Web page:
Ty Lumnus - Phase Music

Released: July 5

The name of this latest album from the Glasgow-based modular synth artist Ty Lumnus derives from a very specific technique he used to create it. According to his explanation, each song on the album take two separate tracks that vary slightly in tempo and plays them together at the same time.* This description makes it sound like it may be a little jarring, but its quite the opposite. From a broad perspective, the music is rather soothing and light. But once you narrow in on the details, a whole new and multi-layered world comes into view. The slight variations in tempo cause these interesting incidentals in the compositions. An established melody or motif will suddenly be intersected by another, causing the smallest clash that resolves and reoccurs as the dual tracks play out together. Its a beautiful little experiment that has yield some excellent ear candied results.  

Each track is named as a number. There is no explanation here, but from what I can gather, this may be the midpoint between the two diverging tempos (purely my assumption). For some of the tracks, the variation is just slightly perceptible. But for others such as "147," the variation is intense. It feels much like two songs colliding gracefully into one another, with one possessing a strong backbeat and the other sending the listener drifting into ambient soundscapes. There are others that pull even deeper tricks such as "146," which include some rather vocaloid synths (possibly even just manipulated vocal recordings). But the way this track plays with the elasticity of its timing is superb. It comes across as rather cinematic on the one side but also opens up with a bouncing bass tone that morphs slightly as the timing seems to bend around it.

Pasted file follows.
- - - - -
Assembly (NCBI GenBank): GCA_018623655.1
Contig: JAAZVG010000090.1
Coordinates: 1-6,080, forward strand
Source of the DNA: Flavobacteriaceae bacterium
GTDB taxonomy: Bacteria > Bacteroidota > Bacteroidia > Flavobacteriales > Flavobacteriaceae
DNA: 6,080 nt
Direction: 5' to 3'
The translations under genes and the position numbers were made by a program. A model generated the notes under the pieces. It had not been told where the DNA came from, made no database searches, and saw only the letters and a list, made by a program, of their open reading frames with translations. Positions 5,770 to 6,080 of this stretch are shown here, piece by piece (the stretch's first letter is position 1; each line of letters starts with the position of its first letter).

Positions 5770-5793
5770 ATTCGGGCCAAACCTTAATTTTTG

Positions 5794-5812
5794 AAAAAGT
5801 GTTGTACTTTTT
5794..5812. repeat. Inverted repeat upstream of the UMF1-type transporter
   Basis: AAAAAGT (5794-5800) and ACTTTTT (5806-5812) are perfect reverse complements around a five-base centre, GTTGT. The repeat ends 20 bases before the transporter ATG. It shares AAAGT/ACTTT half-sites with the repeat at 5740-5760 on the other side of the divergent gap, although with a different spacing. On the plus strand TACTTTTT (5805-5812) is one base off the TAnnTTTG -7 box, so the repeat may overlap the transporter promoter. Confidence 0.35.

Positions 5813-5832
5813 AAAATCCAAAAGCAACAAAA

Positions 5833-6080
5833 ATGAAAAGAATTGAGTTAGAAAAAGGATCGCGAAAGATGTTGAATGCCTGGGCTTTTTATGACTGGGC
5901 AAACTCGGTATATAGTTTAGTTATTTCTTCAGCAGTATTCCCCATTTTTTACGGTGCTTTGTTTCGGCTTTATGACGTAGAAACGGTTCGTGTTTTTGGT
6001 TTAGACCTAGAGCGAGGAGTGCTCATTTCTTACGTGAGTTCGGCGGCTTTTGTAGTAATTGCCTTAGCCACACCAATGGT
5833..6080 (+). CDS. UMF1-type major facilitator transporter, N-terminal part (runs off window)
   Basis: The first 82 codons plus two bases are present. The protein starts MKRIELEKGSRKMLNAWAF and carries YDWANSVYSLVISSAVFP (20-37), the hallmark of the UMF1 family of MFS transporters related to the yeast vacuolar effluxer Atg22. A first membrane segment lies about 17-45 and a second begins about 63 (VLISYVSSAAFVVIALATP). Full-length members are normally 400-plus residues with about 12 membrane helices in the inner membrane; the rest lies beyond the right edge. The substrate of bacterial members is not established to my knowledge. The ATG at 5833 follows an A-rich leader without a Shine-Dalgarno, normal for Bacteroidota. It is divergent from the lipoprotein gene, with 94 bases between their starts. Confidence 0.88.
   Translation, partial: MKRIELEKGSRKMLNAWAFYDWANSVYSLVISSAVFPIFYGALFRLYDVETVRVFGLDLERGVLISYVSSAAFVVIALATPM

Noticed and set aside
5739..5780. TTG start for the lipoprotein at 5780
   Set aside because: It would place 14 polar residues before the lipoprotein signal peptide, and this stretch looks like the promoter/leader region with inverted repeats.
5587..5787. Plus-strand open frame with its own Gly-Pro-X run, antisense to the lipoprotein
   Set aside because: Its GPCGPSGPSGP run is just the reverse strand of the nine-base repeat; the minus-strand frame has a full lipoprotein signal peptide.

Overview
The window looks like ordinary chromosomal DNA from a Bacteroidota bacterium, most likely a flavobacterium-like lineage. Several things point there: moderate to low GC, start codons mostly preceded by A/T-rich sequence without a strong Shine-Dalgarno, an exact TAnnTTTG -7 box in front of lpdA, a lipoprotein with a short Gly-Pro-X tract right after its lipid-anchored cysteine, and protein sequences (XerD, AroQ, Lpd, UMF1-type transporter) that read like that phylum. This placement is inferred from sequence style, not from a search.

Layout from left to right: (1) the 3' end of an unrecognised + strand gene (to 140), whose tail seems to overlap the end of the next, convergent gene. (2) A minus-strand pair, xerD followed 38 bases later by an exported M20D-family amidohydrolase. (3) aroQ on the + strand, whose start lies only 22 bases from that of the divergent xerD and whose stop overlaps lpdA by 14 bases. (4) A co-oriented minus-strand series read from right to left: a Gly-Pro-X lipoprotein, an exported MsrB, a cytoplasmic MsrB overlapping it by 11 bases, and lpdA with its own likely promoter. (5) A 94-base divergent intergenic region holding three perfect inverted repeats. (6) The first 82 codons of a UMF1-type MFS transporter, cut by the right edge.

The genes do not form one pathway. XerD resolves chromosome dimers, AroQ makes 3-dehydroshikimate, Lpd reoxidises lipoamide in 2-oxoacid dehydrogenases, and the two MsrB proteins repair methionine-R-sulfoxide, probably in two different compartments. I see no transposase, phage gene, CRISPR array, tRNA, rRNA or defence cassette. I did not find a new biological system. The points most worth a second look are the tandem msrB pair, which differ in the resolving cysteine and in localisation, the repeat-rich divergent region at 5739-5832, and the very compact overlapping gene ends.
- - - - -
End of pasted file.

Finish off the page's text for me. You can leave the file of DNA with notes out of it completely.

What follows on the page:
The final track "151" brings back that prominent beat, only with some heavy echoes on it this time. It similarly plays fast and loose (I mean this as literally as possible) with its rhythm and way in which it warps the sounds around it. Objectively, I know that these pieces are not perfectly in time, but the way the rhythm drive much of it makes it feel like it is forcing the spacey synth into order around it. And this is really the strength of this album - its ability to play tricks on your ear. It makes what is arrhythmic into a well-timed piece. It will play tricks on you and you will probably enjoy it.  

*Correction: Lumnus is actually using 6 instruments that are playing the same melody but at different fractions of the base tempo (1/3, 1/4, 1/2).


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